Electoral Legislation Simplification
Belarusian Electoral Code will be amended. Most of the proposed amendments are cosmetic and do not affect the electoral system. Introduced changes will facilitate the dominating electoral practices.
On January 31st Belarus’ President held a meeting on the proposed Electoral Code changes. The proposed amendments will be considered by the Parliament in September 2013. The amendments will be adopted in the autumn, and the authorities, as well as other participants of the electoral process will be able to try the novelties already during the local elections in 2014.
Amendments, discussed at the meeting, inter alia, concerned the proposal to determine the winner in the parliamentary elections during the first voting round based on relative majority principle. Officially, such innovation aims at “reducing the campaign costs”. In reality, such an amendment, if adopted, implies abolition of the second round. In 2009, similar amendments have been introduced with regard to local elections.
Another important outcome of the meeting was the criticism by the President of the proposal to enable candidates’ nomination by Republican public associations having more than 1,000 members. It is very likely that this proposal will be rejected completely. If so, the largest quango in the country, Belaya Rus, will not be affected. Belaya Rus has enough lobbying opportunities to nominate and register their candidates within already existing procedures.
The meeting participants also positively reacted to the proposal to ban the boycott campaign by already registered candidates, to an increase in candidates’ personal campaign funds, as well as to the proposal to enable candidates for local Councils to form personal funds. In addition, it was proposed to enable candidates to pay for printed campaign materials from own funds, rather than from the state budget.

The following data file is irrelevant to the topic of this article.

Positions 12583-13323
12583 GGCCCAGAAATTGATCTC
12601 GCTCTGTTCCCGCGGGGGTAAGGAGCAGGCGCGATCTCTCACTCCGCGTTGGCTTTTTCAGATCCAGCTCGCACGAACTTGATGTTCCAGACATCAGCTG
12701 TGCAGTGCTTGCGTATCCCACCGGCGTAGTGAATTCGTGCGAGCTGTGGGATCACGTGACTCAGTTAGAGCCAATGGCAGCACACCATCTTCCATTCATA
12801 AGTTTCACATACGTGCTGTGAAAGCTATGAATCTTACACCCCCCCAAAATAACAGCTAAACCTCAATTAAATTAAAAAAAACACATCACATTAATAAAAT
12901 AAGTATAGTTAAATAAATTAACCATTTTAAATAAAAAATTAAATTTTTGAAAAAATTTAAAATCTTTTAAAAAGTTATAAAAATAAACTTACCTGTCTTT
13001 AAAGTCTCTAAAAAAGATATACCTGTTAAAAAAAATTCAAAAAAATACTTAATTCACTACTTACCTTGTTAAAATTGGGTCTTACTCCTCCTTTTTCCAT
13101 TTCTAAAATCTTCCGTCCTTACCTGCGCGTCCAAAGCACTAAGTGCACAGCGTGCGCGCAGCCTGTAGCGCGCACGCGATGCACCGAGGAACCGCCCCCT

Thus, as anticipated, the proposed changes are overly cosmetic. The current candidates’ nomination and registration procedures remain unchanged, and the authorities attempt to make them more effective to serve their purposes - primarily via changing the procedure for determining the winners in the parliamentary elections. The latter suggests that the authorities recognize the problems with populations’ electoral support and seriously prepare for the low turnout during the next election campaign.
The Belarusian authorities have launched a discussion on the moratorium or abolition of the death penalty under the pressure of Belarusian human rights activists and international community. Apparently, the authorities are interested in monitoring public sentiments and response to the possible abolition of the capital punishment. The introduction of a moratorium on the death penalty would depend on the dynamics in Belarusian-European relations, efforts of the civil society organisations and Western capitals.
In Grodno last week, the possibility of abolishing the death penalty in Belarus or introducing a moratorium was discussed.
The Belarusian authorities are likely to continue to support the death penalty in Belarus. During his rule, President Lukashenka pardoned only one person, and courts sentenced to death more than 400 people since the early 1990s. Over the past year, Belarusian courts sentenced to death several persons and one person was executed.
There are no recent independent polls about people’s attitude about the death penalty in Belarus. Apparently, this issue is not a priority for the population. In many ways, public opinion about the abolition of the death penalty would depend on the tone of the state-owned media reports.
That said, the Belarusian Orthodox Church and the Roman-Catholic Church stand for the abolition of the capital punishment, however their efforts in this regard only limit to public statements about their stance. Simultaneously, the authorities could have influenced public opinion about the death penalty through a focused media campaign in the state media. As they did, for example, with the nuclear power plant construction in Astravets. Initially unpopular project of the NPP construction was broadly promoted in the state media, and eventually, according to independent pollsters, was accepted by most population.